However, this is not a post intended to demonize the role of markets in making energy production decisions. Implicit in this post is the suggestion that fossil fuels have thus far succeeded on their own economic merits. Of course, this is far from the truth. Fossil fuel producers have long benefited from favorable tax policies. According to the Environmental Law Institute, fossil fuels have received some $72 billion in tax subsidies, compared to $29 billion for renewables. Granted, these two camps are producing energy on vastly different scales, but it is fallacious to suggest that fossil fuel producers have operated in a purely free market. One option might be to remove all subsidies for all forms of energy and let the markets work. There may be merit to this approach, but it also overlooks the infrastructure that fossil fuel producers have developed in conjunction with federal subsidies. Is it reasonable to expect emerging industries to compete with this advantage without similar regulatory benefits?

Lastly, with respect to market failures in the energy industry, I highlight that an entire industry is built around addressing one particular market failure: energy efficiency. Studies have shown that many energy-efficient technologies and practices can be implemented cost effectively (http://www.aceee.org/research-report/u092). Yet without government intervention, few are.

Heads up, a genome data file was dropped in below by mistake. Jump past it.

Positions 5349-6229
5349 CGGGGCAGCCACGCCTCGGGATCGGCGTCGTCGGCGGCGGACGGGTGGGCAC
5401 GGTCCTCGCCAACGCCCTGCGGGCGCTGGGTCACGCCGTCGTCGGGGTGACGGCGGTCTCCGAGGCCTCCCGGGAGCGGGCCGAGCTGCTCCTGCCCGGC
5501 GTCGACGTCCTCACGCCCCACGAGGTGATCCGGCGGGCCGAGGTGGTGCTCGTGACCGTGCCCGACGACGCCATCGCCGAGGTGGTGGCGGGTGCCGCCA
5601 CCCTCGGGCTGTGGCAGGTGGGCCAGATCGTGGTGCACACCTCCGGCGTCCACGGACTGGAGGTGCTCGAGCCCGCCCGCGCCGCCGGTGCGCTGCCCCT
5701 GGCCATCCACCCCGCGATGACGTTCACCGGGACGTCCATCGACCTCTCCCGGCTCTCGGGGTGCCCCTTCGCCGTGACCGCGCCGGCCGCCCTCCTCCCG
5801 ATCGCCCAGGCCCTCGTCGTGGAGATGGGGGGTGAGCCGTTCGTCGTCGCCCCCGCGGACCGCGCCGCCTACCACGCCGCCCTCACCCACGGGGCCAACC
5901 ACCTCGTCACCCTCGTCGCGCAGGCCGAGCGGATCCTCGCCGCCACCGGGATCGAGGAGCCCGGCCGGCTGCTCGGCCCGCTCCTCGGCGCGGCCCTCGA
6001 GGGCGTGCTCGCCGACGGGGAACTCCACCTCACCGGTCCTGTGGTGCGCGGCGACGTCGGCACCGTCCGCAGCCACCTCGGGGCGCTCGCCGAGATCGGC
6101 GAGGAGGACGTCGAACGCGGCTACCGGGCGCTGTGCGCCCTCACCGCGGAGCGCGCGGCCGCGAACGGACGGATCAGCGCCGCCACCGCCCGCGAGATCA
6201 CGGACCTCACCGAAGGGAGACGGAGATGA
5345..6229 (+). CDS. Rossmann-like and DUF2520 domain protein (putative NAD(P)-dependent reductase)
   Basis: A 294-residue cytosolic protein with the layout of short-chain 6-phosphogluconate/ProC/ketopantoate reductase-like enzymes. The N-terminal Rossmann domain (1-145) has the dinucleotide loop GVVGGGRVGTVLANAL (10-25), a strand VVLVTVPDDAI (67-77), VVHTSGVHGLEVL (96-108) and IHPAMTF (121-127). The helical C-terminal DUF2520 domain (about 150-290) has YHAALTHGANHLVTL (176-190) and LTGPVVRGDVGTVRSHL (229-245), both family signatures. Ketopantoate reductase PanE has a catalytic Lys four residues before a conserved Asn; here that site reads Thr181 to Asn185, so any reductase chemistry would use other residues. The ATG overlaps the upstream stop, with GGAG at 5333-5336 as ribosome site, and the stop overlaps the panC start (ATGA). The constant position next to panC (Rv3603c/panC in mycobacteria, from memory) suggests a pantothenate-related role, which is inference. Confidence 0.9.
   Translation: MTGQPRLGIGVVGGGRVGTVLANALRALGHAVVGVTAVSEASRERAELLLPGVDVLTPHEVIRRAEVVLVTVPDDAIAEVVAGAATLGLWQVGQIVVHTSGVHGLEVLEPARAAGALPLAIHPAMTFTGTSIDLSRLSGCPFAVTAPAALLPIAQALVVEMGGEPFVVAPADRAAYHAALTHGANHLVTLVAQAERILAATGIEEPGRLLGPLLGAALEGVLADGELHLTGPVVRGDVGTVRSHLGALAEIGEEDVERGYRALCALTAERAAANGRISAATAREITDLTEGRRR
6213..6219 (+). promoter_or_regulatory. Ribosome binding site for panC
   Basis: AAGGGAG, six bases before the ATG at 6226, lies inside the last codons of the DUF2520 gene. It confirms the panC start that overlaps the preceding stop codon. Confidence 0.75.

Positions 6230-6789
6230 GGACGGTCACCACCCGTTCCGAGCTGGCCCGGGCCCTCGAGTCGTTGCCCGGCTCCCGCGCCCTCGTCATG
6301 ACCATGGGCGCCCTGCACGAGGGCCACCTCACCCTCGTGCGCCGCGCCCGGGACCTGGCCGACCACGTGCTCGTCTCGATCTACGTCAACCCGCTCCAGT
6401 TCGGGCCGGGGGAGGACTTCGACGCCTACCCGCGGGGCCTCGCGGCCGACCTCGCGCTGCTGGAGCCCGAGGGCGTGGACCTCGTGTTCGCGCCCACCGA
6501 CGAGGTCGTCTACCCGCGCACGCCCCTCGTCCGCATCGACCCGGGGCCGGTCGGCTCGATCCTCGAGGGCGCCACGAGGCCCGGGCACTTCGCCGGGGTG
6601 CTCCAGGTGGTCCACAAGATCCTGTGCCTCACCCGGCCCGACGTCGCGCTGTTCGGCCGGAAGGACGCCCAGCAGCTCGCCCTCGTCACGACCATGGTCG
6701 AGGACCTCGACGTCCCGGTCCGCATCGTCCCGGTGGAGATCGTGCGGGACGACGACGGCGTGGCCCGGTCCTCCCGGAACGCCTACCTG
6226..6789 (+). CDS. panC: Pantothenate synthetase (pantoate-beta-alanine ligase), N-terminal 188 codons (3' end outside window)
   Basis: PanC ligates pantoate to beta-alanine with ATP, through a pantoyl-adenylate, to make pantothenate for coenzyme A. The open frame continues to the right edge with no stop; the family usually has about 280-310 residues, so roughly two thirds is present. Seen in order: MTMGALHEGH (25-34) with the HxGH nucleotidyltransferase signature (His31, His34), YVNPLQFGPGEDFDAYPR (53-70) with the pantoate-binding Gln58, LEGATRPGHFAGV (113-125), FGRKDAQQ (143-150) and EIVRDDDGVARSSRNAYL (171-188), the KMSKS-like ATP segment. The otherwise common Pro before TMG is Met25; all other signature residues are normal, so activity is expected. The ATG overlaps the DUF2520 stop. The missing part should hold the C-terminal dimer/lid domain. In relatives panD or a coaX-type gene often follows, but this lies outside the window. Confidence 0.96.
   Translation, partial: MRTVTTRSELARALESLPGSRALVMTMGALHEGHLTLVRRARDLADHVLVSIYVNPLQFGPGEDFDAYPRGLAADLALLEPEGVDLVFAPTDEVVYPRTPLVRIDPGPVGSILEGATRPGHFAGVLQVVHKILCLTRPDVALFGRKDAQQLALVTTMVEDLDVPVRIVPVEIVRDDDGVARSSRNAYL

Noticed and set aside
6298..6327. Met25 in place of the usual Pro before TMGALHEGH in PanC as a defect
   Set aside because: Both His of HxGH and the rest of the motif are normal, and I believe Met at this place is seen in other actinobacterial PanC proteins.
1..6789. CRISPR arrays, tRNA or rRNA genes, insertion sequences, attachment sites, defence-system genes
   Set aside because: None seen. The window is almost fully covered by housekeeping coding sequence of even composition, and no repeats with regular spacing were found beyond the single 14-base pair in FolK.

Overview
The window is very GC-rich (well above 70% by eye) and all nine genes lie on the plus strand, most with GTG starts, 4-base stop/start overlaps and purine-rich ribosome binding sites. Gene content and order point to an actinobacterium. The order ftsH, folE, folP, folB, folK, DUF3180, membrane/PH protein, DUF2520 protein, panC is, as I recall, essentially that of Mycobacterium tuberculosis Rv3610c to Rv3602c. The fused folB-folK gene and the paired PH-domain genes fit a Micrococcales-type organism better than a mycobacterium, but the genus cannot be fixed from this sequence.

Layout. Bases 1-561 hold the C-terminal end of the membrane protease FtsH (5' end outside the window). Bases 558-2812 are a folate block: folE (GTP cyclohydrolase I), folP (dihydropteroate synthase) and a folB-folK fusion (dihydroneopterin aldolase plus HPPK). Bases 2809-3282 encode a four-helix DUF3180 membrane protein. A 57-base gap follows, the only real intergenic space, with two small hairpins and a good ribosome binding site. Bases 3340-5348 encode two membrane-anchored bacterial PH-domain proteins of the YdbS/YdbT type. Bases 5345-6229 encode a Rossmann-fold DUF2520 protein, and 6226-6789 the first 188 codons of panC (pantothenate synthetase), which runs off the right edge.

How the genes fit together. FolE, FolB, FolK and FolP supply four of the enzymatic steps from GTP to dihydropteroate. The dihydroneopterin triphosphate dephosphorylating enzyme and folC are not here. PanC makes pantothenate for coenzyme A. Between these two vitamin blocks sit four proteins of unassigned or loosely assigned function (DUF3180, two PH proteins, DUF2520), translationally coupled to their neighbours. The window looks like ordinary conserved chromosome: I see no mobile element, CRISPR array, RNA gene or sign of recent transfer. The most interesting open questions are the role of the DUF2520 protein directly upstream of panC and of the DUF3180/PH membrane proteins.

In sum, externalities, imbalanced incentives, and market failures do exist. I would not suggest that all government interventions in the energy market are successful. Still, the fossil fuel market has neither operated freely up until now, nor have markets adequately accounted for costly externalities that will increasingly manifest with increased fossil fuel consumption.

38 rbradley { 10.03.12 at 5:03 pm }

J.T.:

Thank you for your nice tone with the critical comments.

All the points raised are important and contentious. My article is a survey piece that was assertive rather than well documented.

Relative energy subsidies are way in favor of renewables on a per kWh basis: EIA study here: http://www.instituteforenergyresearch.org/2011/08/03/eia-releases-new-subsidy-report-subsidies-for-renewables-increase-186-percent/ CBO study here: http://www.instituteforenergyresearch.org/2012/05/31/12704/

Energy efficiency is an economic concept, not an engineering one. In the real world, there are sunk costs and information costs–and government failure in addition to market failure. MasterResource has posts here on this subject that I invite you to peruse: http://www.masterresource.org/category/energy-efficiency/.

The history of government intervention in energy markets is vast–I have written about it in seven books with many thousands of footnotes. My survery piece needs a ‘best of’ literature review to go with it.

- Rob Bradley

39 Book Review: The Energy Gap by Doug Hoffman and Allen Simmons | wryheat { 02.02.14 at 8:15 pm }